Consider forgiveness. Story Corps recently featured Oshea Israel in a very powerful story about forgiveness. Israel is a young man who recently completed a prison sentence for second degree murder. The woman featured with him in the story, Mary Johnson, is the mother of the boy whom Israel killed as a teenager. Together, they recount the challenges they each faced in coming to terms with the murder and their respective journeys from bitterness and blame to acceptance, forgiveness, and love.
It is clear from their dynamic that they have come to respect and cherish each other. They have adopted each other as mother and son. Theirs is a remarkable story of healing and transcendence. It can be accessed at http://storycorps.org/listen/stories/mary-johnson-and-oshea-israel/.
Their story is a potent reminder of the power and importance of forgiveness. In order to come to true forgiveness, it is necessary to transcend blame and drama, which are characteristic of the ego. Ego definitively casts us each as separate individuals, irreversibly alone and apart. In the illusion ego creates, we see ourselves as being separated from each other by an unbridgeable gulf of imposed isolation and supreme aloneness.
According to this ego-illusion, it is impossible to really know someone else and equally impossible to fully share yourself with anyone. From this perspective of isolation, it seems quite natural to hold another person accountable if that person does something (or fails to do something) that causes you pain, loss, or injury. Consequently, concepts such as blame, vengeance, and punishment seem quite reasonable. The “eye for an eye” perspective is thoroughly rooted in ego.
Forgiveness is another way. It has been said that forgiveness is divine. Great acts of forgiveness are often taken as demonstrations of the evolved or divine character of the one who brings forgiveness. Any number of sages and saints from traditions from the world over have practiced forgiveness. One of the best known examples is probably that of Jesus on the cross, interceding on behalf of those who put him there, asking for their forgiveness, but this is by no means the only example.
Throughout history great leaders – those with great spirit – have demonstrated the power of forgiveness. The benefits made possible by such forgiveness are many, however the process of forgiving has remained mysterious for the most part. It is commonly seen as something available only to evolved or enlightened individuals, but in fact, it is available to everyone.
One historical example is the attitude and policies that were adopted by the United States toward former enemies after World War II. Although most wars in history that ended so decisively were followed by protracted periods of prejudice and exploitation, the US chose instead to send aid to former enemies and build them up.
To be fair, there were many complex political and social considerations that also bore on these policies at the time. Nevertheless, the fact remains that instead of exploiting and oppressing Germany, Japan, and Italy, against whom vicious and ugly stereotypes had been cultivated during the war, the US chose to forgive them and help them heal. In doing so, Americans opened the door to forgive and heal themselves, too.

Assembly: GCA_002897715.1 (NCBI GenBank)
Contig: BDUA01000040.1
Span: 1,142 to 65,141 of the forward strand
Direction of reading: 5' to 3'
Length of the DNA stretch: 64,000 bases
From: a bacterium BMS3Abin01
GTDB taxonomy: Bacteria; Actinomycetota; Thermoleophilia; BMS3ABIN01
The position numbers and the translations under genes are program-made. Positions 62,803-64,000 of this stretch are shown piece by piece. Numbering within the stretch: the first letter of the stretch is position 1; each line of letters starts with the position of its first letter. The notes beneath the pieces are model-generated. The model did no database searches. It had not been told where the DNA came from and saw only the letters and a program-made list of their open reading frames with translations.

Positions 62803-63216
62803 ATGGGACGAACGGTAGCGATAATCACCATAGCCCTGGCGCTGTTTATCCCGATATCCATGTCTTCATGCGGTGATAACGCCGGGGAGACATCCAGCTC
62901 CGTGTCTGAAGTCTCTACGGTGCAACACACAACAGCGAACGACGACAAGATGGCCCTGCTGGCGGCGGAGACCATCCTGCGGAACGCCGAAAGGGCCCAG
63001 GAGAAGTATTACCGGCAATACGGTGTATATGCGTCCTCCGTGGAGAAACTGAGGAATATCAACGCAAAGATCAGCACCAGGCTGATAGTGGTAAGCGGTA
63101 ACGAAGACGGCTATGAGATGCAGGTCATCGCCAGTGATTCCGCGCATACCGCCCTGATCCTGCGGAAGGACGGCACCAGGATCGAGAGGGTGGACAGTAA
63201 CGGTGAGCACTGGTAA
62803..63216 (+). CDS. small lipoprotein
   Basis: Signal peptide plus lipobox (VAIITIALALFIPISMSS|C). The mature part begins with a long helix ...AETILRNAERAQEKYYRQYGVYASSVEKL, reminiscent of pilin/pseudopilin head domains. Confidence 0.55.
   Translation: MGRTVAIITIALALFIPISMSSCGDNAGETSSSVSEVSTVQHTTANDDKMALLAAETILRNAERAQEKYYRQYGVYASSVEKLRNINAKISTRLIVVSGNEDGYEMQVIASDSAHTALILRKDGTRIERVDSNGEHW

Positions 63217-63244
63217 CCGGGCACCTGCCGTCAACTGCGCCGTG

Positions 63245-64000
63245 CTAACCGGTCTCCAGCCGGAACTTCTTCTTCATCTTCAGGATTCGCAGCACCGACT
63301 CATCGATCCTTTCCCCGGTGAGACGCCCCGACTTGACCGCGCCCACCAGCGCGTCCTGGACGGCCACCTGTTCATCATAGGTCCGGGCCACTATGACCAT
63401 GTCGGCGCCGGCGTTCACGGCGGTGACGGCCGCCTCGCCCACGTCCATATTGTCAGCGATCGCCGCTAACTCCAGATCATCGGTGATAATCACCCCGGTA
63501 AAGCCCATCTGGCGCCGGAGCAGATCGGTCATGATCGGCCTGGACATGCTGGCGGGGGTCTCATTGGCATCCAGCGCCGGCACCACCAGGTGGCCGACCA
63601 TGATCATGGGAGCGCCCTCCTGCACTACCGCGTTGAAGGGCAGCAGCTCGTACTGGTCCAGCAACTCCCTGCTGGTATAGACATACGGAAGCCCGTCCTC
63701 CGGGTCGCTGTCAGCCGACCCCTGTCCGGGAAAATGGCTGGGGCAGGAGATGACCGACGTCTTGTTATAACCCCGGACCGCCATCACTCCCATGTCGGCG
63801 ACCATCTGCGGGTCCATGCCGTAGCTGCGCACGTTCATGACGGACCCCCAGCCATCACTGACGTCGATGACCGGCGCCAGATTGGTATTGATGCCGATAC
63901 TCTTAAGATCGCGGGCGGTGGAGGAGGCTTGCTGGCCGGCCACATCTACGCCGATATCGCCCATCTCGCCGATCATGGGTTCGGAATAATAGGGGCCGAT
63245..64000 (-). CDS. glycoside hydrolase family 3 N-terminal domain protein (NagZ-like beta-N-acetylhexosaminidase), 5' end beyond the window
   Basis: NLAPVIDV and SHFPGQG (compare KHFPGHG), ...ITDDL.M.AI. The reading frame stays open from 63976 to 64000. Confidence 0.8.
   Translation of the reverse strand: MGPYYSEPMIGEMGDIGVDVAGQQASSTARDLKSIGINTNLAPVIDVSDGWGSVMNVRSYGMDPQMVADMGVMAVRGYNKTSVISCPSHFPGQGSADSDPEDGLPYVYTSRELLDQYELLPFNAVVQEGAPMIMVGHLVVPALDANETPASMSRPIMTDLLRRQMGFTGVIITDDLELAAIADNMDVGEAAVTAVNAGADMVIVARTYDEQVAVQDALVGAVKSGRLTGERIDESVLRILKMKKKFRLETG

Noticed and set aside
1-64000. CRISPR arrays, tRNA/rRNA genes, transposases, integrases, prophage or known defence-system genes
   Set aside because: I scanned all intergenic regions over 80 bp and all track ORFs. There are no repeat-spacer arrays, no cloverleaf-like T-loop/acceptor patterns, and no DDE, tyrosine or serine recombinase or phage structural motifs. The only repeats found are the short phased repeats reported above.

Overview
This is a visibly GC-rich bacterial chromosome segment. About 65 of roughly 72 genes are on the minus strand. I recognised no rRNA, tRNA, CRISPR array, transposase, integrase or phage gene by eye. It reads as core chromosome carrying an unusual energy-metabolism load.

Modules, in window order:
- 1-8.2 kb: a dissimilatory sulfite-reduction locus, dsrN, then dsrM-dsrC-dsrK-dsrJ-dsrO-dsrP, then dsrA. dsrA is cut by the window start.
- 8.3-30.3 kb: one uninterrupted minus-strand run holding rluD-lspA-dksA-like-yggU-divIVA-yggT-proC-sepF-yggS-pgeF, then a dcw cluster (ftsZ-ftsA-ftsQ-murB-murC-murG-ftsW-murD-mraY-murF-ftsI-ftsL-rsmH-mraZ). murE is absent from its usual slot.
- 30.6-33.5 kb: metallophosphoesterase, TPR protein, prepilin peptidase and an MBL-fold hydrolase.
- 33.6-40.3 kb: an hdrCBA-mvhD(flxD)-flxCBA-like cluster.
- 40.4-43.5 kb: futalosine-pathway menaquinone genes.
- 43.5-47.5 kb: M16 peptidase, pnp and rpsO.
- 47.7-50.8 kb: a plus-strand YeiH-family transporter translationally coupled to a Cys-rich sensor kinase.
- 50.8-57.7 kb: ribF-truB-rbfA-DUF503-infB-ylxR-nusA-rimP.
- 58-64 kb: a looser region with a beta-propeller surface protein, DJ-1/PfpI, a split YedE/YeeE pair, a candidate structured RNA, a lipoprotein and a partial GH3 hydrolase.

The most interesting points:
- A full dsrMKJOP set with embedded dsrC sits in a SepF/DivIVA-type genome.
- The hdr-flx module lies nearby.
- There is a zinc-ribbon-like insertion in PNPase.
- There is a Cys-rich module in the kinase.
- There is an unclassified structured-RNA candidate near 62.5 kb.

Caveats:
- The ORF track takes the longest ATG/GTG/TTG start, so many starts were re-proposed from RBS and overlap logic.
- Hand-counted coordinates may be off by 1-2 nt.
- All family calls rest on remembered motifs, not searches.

It seems odd at this point to even consider the possibility that the US response after WWII might have been punitive, however that has happened before, both in other countries and in the US. Recall what happened after the Mexican-American and Civil Wars, for example. A wise man once observed that it was miraculous that the American response after WWII was so enlightened and that because of it, the US must surely be blessed. Perhaps this notion of the US being a just nation with a relatively evolved sense of justice is part of that blessing.
Acts of forgiveness can indeed be miraculous. Forgiveness can open the way to redemption, as the historical example above illustrates. But forgiveness is available not only to nations and saints. It is available to everyone. The act of forgiving can heal not only the one being forgiven but also the one offering forgiveness. This is clear in the story that Oshea and Johnson share. Through forgiveness they have healed themselves and each other very deeply. Perhaps they have even healed beyond what they would have experienced had their lives not been tied together so violently and tragically.
Forgiveness is not particularly difficult or demanding. It does, however, call for transcending the ego’s illusion of separation because that is where the pain, outrage, and anger are rooted. These emotional reactions can form seemingly unbreakable snares but that adamantine aura is only part of the illusion.
As an illustration, grasp something. A pencil or pipe will do. Set the intention to hold onto it tightly and not release it. Then, without changing or lessening your resolve, try to pry the object from the first hand’s grasp with the other hand. This may seem silly, but it aptly illustrates where the apparent strength of the ego’s illusions comes from.
In order to practice true forgiveness, the ego and its illusions of separation must be transcended. In transcending the ego, one inevitably returns to an awareness of largeness and connectedness which many refer to as divine. From this expanded awareness, forgiveness is easy and instantaneous, yet no less profound.
Transcending ego is a process of remembering that you are infinitely larger and more powerful than your ego. The stories and illusions that ego plays in have power to hold you only to the degree you grant it to them. Remember the pencil in your grip. Let it go.
© 2012, David Park. All Rights Reserved.
“Forgiveness” by DCH Park is licensed under a Creative Commons Attribution-NonCommercial-ShareAlike 3.0 Unported License.